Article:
Hasselblad announced the X1D ‘4116 edition’ in black, together with an innovative concept study, the V1D ‘4116 edition’. We spoke to Perry Oosting, Hasselblad CEO about the new 4116 edition cameras, including the X1D, V1D concept, and Hasselblad True Zoom.
The new 100-megapixel V1D concept camera, shown above, is a square cube concept designed to be a modern V camera, that is modular and portable with interchangeable parts such as the grip, screen, and viewfinder. However, Hasselblad has no plan to produce the camera at the moment and is interested in getting feedback from customers. Hasselblad is celebrating their 75th birthday, and when designing the V1D with a 100-megapixel medium format sensor, the 1:1 square crop ratio produces 75-megapixel images. As a mirrorless camera, the V1D would use XCD lenses. Additional images can be found here.
Commenting on the recently announced Fujifilm GFX medium format camera, Perry Oosting, of Hasselblad said that there is a size benefit to the X1D, as the lenses have the shutter built-in to them, rather than having the shutter in the camera. He sees the introduction as good for the market, as it gets more people interested in medium format cameras, and the expected price of the Fujifilm is likely to be similar.
Hasselblad has just announced the new XCD 30mm f/3.5 lens for the XCD system, shown above, the third lens in the lineup. Hasselblad has a roadmap of 5 additional XCD lenses for the X1D. The H adapter is also now available for the X1D, so you can use any Hasselblad H lens on the camera.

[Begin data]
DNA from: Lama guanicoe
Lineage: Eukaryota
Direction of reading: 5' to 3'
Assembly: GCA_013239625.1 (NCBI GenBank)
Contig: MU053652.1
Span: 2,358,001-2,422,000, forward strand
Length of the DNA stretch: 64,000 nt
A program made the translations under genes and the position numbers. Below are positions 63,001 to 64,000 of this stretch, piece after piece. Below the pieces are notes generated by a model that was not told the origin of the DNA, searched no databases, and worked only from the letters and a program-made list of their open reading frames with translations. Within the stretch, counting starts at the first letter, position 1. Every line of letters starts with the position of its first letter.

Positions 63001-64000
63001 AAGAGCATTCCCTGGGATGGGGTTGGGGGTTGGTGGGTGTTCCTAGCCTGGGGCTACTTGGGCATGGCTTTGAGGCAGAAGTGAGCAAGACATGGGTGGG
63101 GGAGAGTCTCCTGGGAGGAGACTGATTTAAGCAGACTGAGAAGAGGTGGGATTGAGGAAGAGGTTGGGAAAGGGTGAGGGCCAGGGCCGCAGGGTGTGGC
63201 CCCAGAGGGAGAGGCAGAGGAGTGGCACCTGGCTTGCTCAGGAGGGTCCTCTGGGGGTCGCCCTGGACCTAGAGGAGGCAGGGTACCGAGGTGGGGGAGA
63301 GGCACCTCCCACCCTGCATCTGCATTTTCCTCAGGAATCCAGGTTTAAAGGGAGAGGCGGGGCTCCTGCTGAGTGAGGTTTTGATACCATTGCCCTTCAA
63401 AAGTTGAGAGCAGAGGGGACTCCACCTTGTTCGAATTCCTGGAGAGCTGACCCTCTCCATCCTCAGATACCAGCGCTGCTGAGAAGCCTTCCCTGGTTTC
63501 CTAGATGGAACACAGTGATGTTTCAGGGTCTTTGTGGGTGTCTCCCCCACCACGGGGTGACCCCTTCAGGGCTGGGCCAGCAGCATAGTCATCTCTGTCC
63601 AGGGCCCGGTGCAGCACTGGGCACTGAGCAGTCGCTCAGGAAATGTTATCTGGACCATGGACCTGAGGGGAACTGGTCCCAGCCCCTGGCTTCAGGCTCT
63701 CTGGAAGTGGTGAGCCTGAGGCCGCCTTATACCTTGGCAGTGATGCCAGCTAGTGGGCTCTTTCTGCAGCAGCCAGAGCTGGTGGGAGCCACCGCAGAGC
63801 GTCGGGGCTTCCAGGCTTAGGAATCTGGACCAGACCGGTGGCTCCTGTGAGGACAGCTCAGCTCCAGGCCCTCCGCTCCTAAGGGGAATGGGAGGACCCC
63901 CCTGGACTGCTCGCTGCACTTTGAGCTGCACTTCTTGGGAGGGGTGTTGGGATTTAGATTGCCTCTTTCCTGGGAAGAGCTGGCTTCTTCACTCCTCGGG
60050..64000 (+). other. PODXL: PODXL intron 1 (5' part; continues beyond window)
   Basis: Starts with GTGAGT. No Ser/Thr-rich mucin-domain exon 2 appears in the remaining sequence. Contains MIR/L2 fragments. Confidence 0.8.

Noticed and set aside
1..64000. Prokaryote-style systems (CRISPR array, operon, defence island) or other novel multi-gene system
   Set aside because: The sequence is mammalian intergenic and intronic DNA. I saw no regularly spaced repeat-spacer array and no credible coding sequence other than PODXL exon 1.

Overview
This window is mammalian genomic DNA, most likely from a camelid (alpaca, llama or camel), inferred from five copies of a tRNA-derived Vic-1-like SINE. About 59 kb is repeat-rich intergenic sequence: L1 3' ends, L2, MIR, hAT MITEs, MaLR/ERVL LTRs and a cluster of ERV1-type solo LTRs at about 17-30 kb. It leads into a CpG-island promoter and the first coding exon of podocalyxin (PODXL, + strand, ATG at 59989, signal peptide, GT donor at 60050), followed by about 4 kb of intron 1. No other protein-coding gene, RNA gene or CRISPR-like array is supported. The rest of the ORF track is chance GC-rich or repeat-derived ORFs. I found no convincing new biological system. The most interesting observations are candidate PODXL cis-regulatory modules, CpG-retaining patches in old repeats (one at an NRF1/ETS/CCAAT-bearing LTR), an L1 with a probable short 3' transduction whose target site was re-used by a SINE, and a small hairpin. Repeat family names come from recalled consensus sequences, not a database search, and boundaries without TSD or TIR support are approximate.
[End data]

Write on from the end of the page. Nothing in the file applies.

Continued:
Hasselblad sold more X1D cameras in 10 days, than they expected to sell in a year.
We also talked about the new Hasselblad True Zoom attachment for Moto X smartphones, designed to resolve two of the major issues with smartphone cameras: the lack of optical zoom, and the lack of adequate lighting in low-light conditions, as the Hasselblad True Zoom adds a 10x optical zoom lens, and a true Xenon flash. The camera is also easy to add to the smartphone, without the need to setup a Wi-Fi connection, like some other cameras, such as the Sony Cyber-shot QX10.
The Hasselblad True Zoom is surprisingly thin, as it doesn't need to use its own screen and uses the battery of the smartphone to power it. The Moto X smartphone is extremely thin so carrying both shouldn't be a problem, and the Hasselblad True Zoom gives you the ability to share photos straight away. The True Zoom also shoots raw images, and whilst Hasselblad has no plans to introduce a second model, if the camera is popular and successful then it's possible that Hasselblad would consider another.
Hasselblad X1D Photos of Equipment